EDIT: I was back looking at many other photographs in this thread when it hit me that what makes this photograph in the thread exceptional is authenticity. It isn't a practiced gimmick, or a stale gag learned from some, "tips on real street photography" blog, nor papered over with gobs of software lip-gloss. It's genuine, revealing, and truthful to the bone, and nothing makes a photograph more compelling than that.  Far and away the heavy weight photograph in this thread.  I hope this photographer has more photographs to share here.
« Last Edit: February 14, 2013, 12:19:27 AM by RedwoodGuy » Logged
RSL
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« Reply #237 on: February 14, 2013, 09:33:49 AM »
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You may argue whether Cartier-Bresson's definition of what he thought "street photography" ought to be is something other photographers should care about, but at the end of the day it's just an empty academic exercise.

Hi Doug, I shouldn't have let this one float by back there.

Henri didn't call his photographs anything, and if he'd given them a name it almost certainly wouldn't have been "rue photographie" or anything like that. He identified himself as a surrealist, but that's not the same thing as calling yourself a street photographer. I don't know when the name "street photography" got attached to HCB's early work, plus most of the work of Andre Kertesz, and Robert Doisneau, but it did. And later it got hung onto some of the work of Willy Ronis, Brassaï, Walker Evans, Elliott Erwitt, Marc Riboud, Helen Levitt, and even later, Robert Frank, Garry Winogrand, Lee Friedlander, and recently Vivian Maier.

But as I've said, it's an unfortunate name because it gives people who aren't familiar with the history the idea that any photograph taken on the street is a street photograph.

Whether or not a photograph falls into a particular generic category has absolutely nothing to do with the value of the photograph, but gathering certain types of art into arbitrarily defined genres is more than "just an empty academic exercise." When you say that a particular painting is impressionistic it helps anyone familiar with art history visualize what you're talking about. And the same thing applies to any art genre. Categories can make communication more efficient in any situation, but unless the people trying to communicate understand the categories the categories can add confusion.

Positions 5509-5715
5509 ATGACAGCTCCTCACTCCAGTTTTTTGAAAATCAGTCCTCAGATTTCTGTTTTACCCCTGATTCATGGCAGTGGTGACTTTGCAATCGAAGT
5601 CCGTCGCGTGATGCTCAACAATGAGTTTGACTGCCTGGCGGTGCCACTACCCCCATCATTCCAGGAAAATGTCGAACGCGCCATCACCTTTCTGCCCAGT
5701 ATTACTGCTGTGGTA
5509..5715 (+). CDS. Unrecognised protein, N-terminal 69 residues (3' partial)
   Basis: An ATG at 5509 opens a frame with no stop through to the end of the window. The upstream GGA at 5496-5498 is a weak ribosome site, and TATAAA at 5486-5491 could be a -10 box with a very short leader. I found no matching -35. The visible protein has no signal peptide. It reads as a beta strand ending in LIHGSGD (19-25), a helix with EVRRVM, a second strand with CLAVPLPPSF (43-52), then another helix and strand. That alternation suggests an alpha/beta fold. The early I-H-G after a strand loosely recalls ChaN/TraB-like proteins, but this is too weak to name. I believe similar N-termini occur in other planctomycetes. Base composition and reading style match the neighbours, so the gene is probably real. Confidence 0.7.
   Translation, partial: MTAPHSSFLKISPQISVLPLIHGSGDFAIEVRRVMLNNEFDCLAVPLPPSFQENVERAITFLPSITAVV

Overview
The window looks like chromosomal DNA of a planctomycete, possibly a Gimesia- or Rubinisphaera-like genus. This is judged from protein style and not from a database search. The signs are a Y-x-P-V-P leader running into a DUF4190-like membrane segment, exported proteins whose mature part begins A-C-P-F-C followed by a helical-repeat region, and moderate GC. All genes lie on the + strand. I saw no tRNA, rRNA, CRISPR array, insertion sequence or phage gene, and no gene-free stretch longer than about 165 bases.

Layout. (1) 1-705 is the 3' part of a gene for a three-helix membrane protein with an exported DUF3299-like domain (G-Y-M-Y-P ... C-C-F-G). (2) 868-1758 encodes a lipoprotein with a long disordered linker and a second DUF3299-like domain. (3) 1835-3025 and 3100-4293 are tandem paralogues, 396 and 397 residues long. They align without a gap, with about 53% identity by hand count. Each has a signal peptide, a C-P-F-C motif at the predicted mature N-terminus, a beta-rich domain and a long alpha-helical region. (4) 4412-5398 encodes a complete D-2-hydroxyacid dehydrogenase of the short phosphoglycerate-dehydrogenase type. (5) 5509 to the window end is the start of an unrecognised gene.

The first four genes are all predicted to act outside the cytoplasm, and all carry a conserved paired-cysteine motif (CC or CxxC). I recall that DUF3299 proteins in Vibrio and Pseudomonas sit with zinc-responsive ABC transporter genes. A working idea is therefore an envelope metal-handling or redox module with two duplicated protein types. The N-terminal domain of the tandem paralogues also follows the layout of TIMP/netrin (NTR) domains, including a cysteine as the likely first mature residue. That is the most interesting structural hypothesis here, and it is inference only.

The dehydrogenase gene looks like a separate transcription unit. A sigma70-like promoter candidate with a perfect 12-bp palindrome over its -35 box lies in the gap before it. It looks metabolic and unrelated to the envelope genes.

But in the end there's no way to define an art genre with words. In order to say that a particular work falls within a genre requires that you become familiar with the actual work that defines the genre. And, of course, that's something lazy people refuse to do. What the hell, we already know what that means. The name says it all. Street photography is photography shot on the street. Why go look at stuff shot by those old, dead guys?

But take a look at Street Photography Now, edited by Sophie Howarth and Stephen McLaren. The book's copyrighted in 2010, so it's recent enough to show what current street photographers are shooting. Most of the pictures in that book fall squarely within the genre. So there are people out there who know the difference, and when you set out to do something like publish a book called "Street Photography Now," you'd better know the difference.
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RedwoodGuy
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« Reply #238 on: February 14, 2013, 09:46:08 AM »
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But take a look at Street Photography Now, edited by Sophie Howarth and Stephen McLaren. The book's copyrighted in 2010, so it's recent enough to show what current street photographers are shooting. Most of the pictures in that book fall squarely within the genre. So there are people out there who know the difference, and when you set out to do something like publish a book called "Street Photography Now," you'd better know the difference.

How about the photos on say, page 26, 33 or 35? Do they fall "squarely within the genre?"
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stamper
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« Reply #239 on: February 14, 2013, 10:06:05 AM »
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26 .... no

33 .... yes 

35 .... yes

This is of course my opinion.  Smiley